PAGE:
Raise Pigs. The other great animal addition on small acreage is pigs. When we started homesteading, we used feeder pigs to help us reclaim garden space from the omnipresent and noxious quack grass that happily choked out anything we wanted to grow. We’d make a pen for the pigs in a desired garden space, let them root up everything and eat up all the quack rhizomes, then chisel plowed, disked, and tilled the soil up for garden space the next year. Not only had the pigs removed the rhizomes, but their manure had helped to fertilize the soil. In addition, we had delicious pork in the freezer for winter.
Start Fruit Crops Now. There is a Chinese proverb: “The best time to plant a tree is 20 years ago. The second best time to plant a tree is now.” You’re still young enough to enjoy the fruits from northern-hearty dwarf apple trees planted this spring. Find a good sunny spot, plant at least three or four (it’s nice to have one of them as a crab tree, for pollination help), and water them well that first year. Also think about starting berry patches—strawberries, raspberries, even rhubarb, etc. It may not have the instant gratification of the vegetable garden but having your own fruits on the homestead is a real plus.
Try Making Maple Syrup. Are there mature maple trees on your acreage? Do you know how to make maple syrup? If it’s yes to the first and no to the second, find someone who already makes syrup who can help and teach you. This is a crop you don’t even have to plant! If you don’t have maple trees on your land, you still might want to shadow someone who makes syrup and learn this traditional homesteading skill.
Learn to Can Your Own Foods. Freezing is great, so is dehydrating. But there’s nothing quite like opening up that can of strawberry jam you made last summer from your own berries (or local berries while your plants are getting established). Making jam is a friendly way to start out with home canning, and there’s lots of great resources to help you learn like the Blue Ball Books or your Grandma.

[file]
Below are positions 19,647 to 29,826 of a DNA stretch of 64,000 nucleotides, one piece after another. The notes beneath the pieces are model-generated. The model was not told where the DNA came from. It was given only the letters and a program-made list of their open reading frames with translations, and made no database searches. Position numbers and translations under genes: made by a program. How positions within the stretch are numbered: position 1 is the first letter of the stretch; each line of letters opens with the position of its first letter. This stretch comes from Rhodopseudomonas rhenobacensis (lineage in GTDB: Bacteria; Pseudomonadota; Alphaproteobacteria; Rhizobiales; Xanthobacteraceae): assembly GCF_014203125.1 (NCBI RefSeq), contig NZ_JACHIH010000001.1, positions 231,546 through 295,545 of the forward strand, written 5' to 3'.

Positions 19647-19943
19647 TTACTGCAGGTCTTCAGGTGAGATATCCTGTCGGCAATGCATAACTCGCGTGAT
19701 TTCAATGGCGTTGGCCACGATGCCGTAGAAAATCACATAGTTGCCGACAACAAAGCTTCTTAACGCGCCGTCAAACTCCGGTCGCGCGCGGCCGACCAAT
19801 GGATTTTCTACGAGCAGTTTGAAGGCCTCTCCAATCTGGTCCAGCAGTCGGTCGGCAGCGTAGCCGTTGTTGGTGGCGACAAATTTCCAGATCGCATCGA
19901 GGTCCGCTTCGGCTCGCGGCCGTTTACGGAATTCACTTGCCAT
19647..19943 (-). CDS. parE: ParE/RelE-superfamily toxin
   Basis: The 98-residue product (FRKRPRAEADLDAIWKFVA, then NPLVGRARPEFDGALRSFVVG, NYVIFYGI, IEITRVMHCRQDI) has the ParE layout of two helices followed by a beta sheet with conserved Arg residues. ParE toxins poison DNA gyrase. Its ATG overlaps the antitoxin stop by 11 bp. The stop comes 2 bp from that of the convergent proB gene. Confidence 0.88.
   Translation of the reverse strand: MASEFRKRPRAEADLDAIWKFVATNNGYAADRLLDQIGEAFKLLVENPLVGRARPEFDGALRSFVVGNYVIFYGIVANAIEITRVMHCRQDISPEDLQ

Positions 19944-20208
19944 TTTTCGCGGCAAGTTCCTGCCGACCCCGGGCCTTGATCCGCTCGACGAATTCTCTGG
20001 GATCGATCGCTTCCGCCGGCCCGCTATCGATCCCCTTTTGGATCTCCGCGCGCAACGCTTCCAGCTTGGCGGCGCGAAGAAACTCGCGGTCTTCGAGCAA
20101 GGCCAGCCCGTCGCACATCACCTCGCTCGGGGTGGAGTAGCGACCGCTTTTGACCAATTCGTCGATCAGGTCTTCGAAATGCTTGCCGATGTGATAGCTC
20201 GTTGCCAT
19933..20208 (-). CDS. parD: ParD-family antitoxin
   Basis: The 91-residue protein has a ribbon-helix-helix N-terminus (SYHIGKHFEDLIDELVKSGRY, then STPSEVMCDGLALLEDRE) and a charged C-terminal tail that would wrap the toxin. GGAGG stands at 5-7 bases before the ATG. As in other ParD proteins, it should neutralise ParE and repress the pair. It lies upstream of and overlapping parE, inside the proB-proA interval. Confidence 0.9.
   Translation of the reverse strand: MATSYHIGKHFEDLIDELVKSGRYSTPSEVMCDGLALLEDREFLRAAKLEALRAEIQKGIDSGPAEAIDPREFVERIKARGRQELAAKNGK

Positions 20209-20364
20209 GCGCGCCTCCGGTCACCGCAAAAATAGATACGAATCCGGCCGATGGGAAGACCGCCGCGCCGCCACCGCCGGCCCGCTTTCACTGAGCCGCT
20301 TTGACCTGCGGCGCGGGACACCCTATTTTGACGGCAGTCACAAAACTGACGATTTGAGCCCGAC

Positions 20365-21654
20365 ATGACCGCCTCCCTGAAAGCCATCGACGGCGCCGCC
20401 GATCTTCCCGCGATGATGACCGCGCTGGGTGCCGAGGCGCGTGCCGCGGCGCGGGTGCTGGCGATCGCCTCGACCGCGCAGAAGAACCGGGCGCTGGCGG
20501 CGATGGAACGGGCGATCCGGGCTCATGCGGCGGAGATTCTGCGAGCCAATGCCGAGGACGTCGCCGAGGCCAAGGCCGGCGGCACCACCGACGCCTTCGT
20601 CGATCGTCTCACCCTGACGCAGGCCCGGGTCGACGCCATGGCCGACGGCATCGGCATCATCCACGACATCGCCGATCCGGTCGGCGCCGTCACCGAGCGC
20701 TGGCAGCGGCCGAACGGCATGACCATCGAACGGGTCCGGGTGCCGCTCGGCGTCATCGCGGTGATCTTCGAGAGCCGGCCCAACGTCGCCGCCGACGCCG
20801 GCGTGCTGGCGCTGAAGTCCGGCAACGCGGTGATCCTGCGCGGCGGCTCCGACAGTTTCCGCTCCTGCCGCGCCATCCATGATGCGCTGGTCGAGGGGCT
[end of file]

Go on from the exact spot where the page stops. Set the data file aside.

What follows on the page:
Remake Your Food Storage. If there’s a real place for self-reliance on the homestead, it’s in food storage. The average town has three days of food on hand at any given point in time. If our shipping system ever hit a major glitch, starvation would be a real and terrible issue. Most serious homesteaders, however, have months of food stocked up at any given time. Invest in a chest freezer (you’ll need it when you butcher those two feeder pigs in the fall), a good pantry for storing your canned and dried goods, and a root cellar space in the basement for storing the potato, onion, garlic, winter squash, and cabbage crops. I’m still eating potatoes we dug last fall from the garden, and they continue to be crisp and delicious.
Cook from Scratch. When you start growing your own foods, what you bring into the kitchen are whole ingredients. You might have a head of broccoli, two red onions, three carrots, a bok choy, and some chicken in the fridge left over from yesterday. What can you make? How about a stir fry! But how do you do that when nothing is pre-packaged and ready to heat-and-eat? Learning how to reclaim the kitchen and cook with whole, unprocessed ingredients is a great homesteading skill. By starting with friendly, easily adjustable recipes, you’ll begin the process of learning how to utilize all the yummy things you’re growing.
All of these you can do on small acreage. For starters, stay with smaller food animals (rabbits would be good too) instead of large ruminants (cows, etc.), which thrive best on larger acreage with rotational grazing. Horses would be another species to avoid, since they require lots of space and produce no food crop outside of manure to help out your garden. Experiment, stay diversified, and learn about what works best with your soils and the unique ecosystem on your land. Learn to love vegetables too.
Best of luck with your project John, and we hope to see you down on the farm sometime.
Our homestead, wrapped in the throes of winter. Photo by Kara Berlage
Laura Berlage is a co-owner of North Star Homestead Farms, LLC and Farmstead Creamery & Café. 715-462-3453 www.northstarhomestead.com